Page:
My body feels strange. I’m not used to being so inactive. I’m worried about the sprightly old folk who can’t so easily go for their daily accidental exercise. I normally get my accidentals running for buses or ramping up heart rate to crazy levels about almost completely pointless things when viewed from outside.
Now I’m here in my flat surrounded by tech, wine, mice and food. I’ve been improving my cooking and teaching myself to edit videos and now I’m involved in a production of The Tempest that will take place totally online. It’s a recurrence of the bonkers one I did at the beginning of this whole run of work, so it makes sense that it’s what I end up doing again now we have all momentarily retreated into our homes. I can remember the warmth of last summer whilst I’m in strange isolation in my home.
This evening just before 8pm I went into Kitcat’s room and threw open the window. She’s in the countryside somewhere so the temperature drop won’t bother her. I threw the window open wide and felt the wind rush in from the river. At 8pm I started cheering and clapping, thinking I’d be the only one. There was a social media drive about clapping for the health workers. I respect that. There are a lot of people I love who are staring down the barrel of this nasty respiratory virus. The next week is likely to be the worst time for them in their work, and while many of us sit at home playing games and drinking wine, the people who will do everything to stop us from dying are turning up to work and making the world a better place. Some friends are even working as cleaners in specialist Corona-wards. Chapeau.
I stood in my window overlooking the river, while to my left the majestic Edwardian blocks thronged around. I didn’t really expect much. A jogger was pounding the pavement as I started, and moments from my first “whoop!” I heard cheering and clapping from all around. Directly below me Christine was in her window clapping as well. The whole crescent lit up with noise. The jogger stopped short, momentarily confused as the whole world cheered at him. Then he just started clapping as he ran, automatically, clearly aware it was “a thing”.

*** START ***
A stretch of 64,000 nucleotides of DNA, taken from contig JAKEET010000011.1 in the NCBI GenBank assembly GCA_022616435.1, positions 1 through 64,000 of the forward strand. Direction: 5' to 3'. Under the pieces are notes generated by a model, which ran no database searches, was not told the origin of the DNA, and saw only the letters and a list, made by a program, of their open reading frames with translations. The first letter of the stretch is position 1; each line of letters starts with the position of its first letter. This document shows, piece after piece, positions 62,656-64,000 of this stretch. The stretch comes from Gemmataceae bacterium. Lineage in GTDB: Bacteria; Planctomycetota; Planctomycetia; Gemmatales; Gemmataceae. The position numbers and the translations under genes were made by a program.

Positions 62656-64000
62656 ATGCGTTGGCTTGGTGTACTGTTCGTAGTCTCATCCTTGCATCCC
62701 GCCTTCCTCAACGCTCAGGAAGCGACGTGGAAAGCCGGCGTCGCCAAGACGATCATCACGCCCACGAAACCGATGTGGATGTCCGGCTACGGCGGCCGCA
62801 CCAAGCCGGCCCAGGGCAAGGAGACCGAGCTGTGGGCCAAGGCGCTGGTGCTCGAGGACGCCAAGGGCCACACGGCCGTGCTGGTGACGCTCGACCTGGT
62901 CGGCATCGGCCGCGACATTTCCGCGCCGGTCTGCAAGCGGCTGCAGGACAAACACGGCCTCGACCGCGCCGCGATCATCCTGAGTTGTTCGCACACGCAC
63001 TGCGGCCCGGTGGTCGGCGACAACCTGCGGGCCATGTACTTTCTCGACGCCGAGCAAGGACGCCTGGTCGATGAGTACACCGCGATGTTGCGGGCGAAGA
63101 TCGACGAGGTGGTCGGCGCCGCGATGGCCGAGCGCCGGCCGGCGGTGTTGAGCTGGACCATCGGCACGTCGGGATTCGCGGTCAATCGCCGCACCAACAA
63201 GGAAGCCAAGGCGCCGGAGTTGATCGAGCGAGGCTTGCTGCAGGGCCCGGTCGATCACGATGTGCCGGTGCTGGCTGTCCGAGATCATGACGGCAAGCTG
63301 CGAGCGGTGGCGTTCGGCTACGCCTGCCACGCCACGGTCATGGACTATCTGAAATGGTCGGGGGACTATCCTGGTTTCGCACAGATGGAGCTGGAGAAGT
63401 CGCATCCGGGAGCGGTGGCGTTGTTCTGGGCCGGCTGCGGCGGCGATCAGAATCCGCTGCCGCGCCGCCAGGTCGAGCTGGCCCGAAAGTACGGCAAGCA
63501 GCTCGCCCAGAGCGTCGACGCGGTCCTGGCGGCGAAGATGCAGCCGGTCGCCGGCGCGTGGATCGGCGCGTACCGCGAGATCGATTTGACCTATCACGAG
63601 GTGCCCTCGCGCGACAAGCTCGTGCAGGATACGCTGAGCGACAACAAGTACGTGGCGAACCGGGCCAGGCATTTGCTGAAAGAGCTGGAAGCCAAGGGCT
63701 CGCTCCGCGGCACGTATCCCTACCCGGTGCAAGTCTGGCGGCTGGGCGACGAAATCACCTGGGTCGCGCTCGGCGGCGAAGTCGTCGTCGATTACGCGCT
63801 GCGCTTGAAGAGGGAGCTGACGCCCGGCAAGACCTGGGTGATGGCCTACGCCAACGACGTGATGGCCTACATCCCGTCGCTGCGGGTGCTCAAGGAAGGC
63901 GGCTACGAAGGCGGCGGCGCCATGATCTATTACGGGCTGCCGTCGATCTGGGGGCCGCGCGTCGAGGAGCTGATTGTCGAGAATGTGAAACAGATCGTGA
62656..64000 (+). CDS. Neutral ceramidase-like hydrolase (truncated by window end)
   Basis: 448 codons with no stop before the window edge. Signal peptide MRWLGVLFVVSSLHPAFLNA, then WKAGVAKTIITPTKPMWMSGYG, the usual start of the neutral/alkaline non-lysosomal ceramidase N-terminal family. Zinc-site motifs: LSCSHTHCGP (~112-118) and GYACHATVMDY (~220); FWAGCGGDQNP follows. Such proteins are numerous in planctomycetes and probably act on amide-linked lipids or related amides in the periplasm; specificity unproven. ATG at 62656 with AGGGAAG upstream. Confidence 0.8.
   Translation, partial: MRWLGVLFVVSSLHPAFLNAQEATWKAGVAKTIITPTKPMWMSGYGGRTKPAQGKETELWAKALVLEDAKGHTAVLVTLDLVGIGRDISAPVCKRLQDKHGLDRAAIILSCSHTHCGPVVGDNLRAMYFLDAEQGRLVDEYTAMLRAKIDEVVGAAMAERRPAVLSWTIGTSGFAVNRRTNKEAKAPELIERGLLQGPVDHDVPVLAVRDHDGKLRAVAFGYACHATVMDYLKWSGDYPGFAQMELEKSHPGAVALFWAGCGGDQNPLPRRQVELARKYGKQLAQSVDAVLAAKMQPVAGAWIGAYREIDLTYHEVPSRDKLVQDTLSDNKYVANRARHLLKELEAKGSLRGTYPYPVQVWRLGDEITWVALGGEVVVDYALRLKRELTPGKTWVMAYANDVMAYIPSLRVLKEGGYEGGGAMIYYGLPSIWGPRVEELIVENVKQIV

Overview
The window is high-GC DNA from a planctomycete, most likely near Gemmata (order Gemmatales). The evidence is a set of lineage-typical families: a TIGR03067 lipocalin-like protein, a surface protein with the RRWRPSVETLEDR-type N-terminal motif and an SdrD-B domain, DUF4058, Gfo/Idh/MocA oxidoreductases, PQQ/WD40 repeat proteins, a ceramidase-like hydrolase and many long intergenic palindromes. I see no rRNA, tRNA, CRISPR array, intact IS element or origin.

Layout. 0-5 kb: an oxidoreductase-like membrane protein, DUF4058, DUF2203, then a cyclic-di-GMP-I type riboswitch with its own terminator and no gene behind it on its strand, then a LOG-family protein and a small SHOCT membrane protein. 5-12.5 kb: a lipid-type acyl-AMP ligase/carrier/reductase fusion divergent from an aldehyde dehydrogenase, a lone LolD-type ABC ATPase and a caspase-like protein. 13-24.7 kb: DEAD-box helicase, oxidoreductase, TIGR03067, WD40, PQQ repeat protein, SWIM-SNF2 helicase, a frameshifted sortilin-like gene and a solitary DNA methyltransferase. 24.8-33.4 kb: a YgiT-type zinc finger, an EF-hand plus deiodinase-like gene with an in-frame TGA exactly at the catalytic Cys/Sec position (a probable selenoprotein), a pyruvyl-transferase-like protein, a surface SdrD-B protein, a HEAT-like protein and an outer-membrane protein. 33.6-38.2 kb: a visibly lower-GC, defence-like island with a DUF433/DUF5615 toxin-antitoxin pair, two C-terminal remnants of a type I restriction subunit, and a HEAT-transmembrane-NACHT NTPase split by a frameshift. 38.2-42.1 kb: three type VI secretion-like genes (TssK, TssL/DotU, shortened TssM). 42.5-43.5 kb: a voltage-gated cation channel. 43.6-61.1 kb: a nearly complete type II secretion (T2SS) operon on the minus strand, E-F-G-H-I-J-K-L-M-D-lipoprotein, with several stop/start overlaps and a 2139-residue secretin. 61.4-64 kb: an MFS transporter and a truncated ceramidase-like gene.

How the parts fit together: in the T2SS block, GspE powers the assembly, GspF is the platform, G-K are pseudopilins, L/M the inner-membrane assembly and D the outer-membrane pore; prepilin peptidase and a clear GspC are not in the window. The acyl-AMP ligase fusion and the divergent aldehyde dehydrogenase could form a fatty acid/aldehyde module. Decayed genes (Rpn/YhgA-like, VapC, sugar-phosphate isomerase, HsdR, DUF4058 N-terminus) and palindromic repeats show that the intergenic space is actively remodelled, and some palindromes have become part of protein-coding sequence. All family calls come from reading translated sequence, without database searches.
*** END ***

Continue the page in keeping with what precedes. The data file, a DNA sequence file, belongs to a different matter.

It was very moving, to feel the connectivity. Just for a moment to be more openly part of this nebulous sea of linked humanity even here in the “fuck you!” part of London. There were people standing in the porches where their windows look on nothing.
To my right is opus dei, now fronting a school. To my left and opposite is depressed sheltered housing where the fire trucks needlessly come once a week. My direct neighbor to the left is the Lithuanian cultural attaché. Directly in front of me is the Thames. My crescent proves to be a single line of houses leased by The Royal Hospital.
With all that in mind, there was a lot more activity and noise than I would have expected from this sleepy line of houses. Good on you, Embankment Gardens…